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Gartner Predicts 13% Growth In Business PC Sales

Overall worldwide PC sales will increases 22% in 2010 according to Gartner with the global business PC market predicted to grow 13.1% from 2009.
Businesses that delayed spending on PCs during the economic recession are getting back into the market.

The global business PC market this year is projected to grow by 13.1% from 2009, Gartner reported Wednesday. Driving sales is the need to replace aging PCs that in better times would have been tossed sooner.

"Organizations will find it tougher to further extend PC life cycles without incurring more costs," Gartner analyst Ranjit Atwal said in a statement. "This, together with the adoption of Windows 7, will generate robust demand in the professional market." Gartner's latest findings supported what major U.S. PC makers have seen. Dell and Hewlett-Packard have reported higher revenue and profits in their latest earnings statements, attributing the results in part to more spending by businesses.

While companies ramp up spending, consumers are expected to continue to outpace businesses. Rather than luxury items, PCs have become necessities in many households. As a result, the worldwide home PC market is expected to rise by 29.5% year over year in 2010.

"In the downturn, PCs remained the electronic device of choice on which to spend household income in mature markets, and we do not expect this to change either in 2010 or beyond," Atwal said.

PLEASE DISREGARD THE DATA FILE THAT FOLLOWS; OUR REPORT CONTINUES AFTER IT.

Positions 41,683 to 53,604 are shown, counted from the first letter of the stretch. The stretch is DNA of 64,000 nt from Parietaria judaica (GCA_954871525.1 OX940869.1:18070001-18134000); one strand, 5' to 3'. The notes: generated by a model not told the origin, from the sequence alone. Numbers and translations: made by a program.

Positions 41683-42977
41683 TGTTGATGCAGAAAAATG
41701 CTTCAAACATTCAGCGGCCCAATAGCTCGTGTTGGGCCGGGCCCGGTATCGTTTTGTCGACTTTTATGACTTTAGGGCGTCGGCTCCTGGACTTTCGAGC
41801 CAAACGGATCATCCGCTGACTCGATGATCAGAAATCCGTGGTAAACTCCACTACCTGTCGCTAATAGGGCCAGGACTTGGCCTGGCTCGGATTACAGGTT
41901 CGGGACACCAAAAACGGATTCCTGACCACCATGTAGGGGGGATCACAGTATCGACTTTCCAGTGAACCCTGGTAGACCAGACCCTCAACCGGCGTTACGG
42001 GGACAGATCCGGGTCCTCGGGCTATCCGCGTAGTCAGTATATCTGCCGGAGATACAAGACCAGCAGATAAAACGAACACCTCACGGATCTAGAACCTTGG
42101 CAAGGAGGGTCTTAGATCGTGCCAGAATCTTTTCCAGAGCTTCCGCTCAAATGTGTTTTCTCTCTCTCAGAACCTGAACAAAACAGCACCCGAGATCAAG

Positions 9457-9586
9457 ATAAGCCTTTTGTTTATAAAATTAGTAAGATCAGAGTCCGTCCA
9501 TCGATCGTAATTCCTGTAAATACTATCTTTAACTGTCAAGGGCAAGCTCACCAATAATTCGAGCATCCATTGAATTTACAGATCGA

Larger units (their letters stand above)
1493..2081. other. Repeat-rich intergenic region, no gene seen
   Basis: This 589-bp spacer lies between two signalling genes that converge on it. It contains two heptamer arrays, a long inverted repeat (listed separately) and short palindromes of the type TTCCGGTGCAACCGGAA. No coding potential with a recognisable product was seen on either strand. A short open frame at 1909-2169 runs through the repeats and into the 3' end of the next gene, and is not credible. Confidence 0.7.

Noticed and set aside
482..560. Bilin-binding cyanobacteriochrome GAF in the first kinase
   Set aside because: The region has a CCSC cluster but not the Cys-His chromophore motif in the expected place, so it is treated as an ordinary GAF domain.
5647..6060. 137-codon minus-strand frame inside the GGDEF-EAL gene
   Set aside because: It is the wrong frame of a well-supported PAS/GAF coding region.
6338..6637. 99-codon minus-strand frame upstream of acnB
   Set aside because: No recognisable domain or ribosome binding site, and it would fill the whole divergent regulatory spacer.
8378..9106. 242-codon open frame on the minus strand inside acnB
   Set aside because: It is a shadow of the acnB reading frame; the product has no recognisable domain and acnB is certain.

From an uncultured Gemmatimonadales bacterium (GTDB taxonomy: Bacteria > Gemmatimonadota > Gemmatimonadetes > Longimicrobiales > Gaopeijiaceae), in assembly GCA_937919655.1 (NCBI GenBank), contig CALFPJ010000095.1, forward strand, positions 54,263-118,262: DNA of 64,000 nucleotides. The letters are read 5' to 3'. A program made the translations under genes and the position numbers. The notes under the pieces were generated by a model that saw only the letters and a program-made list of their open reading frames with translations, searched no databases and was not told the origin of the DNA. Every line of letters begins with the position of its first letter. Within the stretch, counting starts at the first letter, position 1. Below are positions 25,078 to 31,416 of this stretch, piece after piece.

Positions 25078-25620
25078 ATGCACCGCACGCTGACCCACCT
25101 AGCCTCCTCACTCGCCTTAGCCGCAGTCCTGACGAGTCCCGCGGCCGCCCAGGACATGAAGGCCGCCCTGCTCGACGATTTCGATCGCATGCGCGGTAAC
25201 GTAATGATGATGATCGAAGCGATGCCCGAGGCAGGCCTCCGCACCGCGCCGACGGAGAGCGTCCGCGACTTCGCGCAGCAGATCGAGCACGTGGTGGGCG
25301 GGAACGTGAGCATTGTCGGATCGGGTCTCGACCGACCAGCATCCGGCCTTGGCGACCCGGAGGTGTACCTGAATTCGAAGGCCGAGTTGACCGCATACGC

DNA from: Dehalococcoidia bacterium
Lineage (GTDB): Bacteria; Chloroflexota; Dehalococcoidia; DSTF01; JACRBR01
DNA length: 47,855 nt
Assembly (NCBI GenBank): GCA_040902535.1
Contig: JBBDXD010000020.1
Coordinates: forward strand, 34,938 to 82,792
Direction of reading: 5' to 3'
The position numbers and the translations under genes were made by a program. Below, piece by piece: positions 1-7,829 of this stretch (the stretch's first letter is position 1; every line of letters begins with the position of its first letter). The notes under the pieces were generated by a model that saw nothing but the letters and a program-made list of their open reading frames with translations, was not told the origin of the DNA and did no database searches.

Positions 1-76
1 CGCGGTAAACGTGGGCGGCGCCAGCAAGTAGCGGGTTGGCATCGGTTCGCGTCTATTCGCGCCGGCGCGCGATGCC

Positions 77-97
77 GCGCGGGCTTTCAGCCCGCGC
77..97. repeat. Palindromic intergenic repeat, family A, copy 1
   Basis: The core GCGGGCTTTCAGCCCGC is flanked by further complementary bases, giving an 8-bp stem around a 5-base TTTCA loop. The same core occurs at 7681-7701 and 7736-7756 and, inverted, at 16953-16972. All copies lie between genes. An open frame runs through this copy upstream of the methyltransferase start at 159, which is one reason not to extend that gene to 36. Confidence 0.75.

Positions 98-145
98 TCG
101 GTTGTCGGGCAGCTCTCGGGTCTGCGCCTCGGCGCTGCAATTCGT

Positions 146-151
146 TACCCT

Gartner predicts worldwide PC shipments overall will increase 22% this year to 376.6 million units from 308.3 million units in 2009. Total spending is expected to increase 12% to $245.4 billion.

In looking at separate market segments, Gartner said sales of netbooks, the fastest growing PC category during the recession, would slow. The inexpensive mini-notebooks will account for 18.6% of mobile PC shipments this year, falling to 13.9% by 2014.

Netbook sales over the period are expected to give way to stiffer competition from ultra-low voltage products, which offer larger screens and higher performance for roughly $300 more. Such PCs typically weigh from two to three pounds and have longer battery lives than standard laptops.

"Some consumers purchased mini-notebooks based solely on price," Gartner analyst Raphael Vasquez said. "Many consumers are now choosing purchases up the price curve rather than at the bottom of it."

Gartner doesn't include media tablets, such as the Apple iPad, in its PC market report. Unlike standard PCs, such devices do not run fully functional operating systems, such as Windows or Mac OS X.

Nevertheless, Gartner expects such devices to start drawing sales from netbooks in 2013 and onward, as prices drop and the functionality of media tablets become more similar to netbooks.

On a regional basis, Western Europe, China and the United States will generate more than half of the PC shipment growth this year, Gartner said. Next year, more than half the growth will come from U.S. and China.

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